Last week, Atlas Public Policy analysts Spencer Burget, Noah Gabriel, and Nicole Lepre partnered with the Natural Resources Defense Council to publish a new data story that details the announced electric vehicle (EV) and battery manufacturing investments in the United States, Asia, Europe, and the rest of the world. In this most recent analysis, Atlas researchers scraped press releases, company earnings reports, and other public resources to tally up EV investments from the private sector and track where those investments are expected to take place.
Here are three takeaways from the data story:
- Electric vehicle and battery manufacturers have announced plans to invest $860 billion by 2030 in the transition to EVs as of Q3 2022. Of these plans, $210 billion is expected to be invested in the United States, more than in any other country. For the first time, the U.S. has surpassed China in announced EV and battery manufacturing investments, proving global leadership in the EV and battery production industry. Europe based companies still lead with a total of $238 billion announced, followed by companies based in Asia (excluding China) and China with $210 and $199 billion announced, respectively. Additionally, companies that are headquartered in the U.S. account for 72 percent of total announced investment for the U.S. Globally, U.S. based companies have announced that they will invest more than $173 billion in the transition to EVs with Ford, GM, Tesla, and Stellantis leading the way.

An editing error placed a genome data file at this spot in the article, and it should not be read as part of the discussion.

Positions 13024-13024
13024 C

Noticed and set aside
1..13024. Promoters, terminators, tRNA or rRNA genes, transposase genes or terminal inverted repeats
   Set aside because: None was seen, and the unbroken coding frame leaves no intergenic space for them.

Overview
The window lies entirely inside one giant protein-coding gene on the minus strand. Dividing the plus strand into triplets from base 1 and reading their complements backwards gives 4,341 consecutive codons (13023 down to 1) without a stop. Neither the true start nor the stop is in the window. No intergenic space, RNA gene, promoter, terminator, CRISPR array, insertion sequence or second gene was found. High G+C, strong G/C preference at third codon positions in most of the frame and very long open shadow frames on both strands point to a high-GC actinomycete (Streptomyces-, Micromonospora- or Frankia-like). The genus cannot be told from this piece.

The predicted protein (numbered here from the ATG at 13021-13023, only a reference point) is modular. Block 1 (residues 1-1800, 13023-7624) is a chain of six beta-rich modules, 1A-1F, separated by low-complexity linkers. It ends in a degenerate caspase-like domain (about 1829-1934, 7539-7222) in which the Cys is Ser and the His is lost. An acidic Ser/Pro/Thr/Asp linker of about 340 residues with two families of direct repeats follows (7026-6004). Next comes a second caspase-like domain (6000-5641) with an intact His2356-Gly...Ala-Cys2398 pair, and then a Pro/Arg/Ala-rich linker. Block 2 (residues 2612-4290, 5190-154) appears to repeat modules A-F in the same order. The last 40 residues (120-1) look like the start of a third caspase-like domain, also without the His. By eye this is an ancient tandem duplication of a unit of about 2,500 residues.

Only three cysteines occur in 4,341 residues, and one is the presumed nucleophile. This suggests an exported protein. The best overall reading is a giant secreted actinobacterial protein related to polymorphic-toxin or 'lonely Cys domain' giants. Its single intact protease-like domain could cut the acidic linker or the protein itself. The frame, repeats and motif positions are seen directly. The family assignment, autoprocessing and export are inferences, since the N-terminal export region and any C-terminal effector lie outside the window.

- Approximately half of the investment commitments in the U.S. have been allocated for specific EV and EV battery manufacturing facilities. Automakers and battery makers have announced plans to invest a total of $54 billion across 37 dedicated EV battery manufacturing facilities throughout the country, from Statevolt’s Imperial Valley Gigafactory in California to Ascend Element’s Apex 1 facility in Georgia and Imperium’s Huron Campus in New York. The Atlas researchers found that domestic investment in specific EV and EV battery production facilities has drastically increased from just $12 billion at the start of 2020 to more than $100 billion by Q3 of 2022. Atlas assumes that unspecified investments are allocated to the investor’s home country.
- Federal policies such as the Inflation Reduction Act (IRA) and the Infrastructure Investment and Jobs Act (IIJA), together with strong vehicle emission standards, will increase market certainty in the U.S. and help “lock-in” these private investments domestically. IRA and IIJA offer at least $83 billion in funding in the form of loans, grants, and tax credits that will go towards the production of low or zero-emission vehicles or batteries, including $8.1 billion of grants and $25 billion of loans designated specifically for manufacturing. IRA offers billions in tax credits for domestic EV and battery manufacturing facilities. With these federal funding pots, we are currently seeing and can continue to expect an upward trend of domestic investment by the private sector in EV and battery production.
Together, these transformative policies represent a total of $245 billion in potential public support for EVs and $210 billion in private sector investment for the United States. With this major policy support and private sector investment, the U.S. is poised to become a leader in the EV transition.
In addition to this research, Atlas regularly tracks both domestic and global investment in EV and battery manufacturing with our Automakers and Global Private Investment dashboards.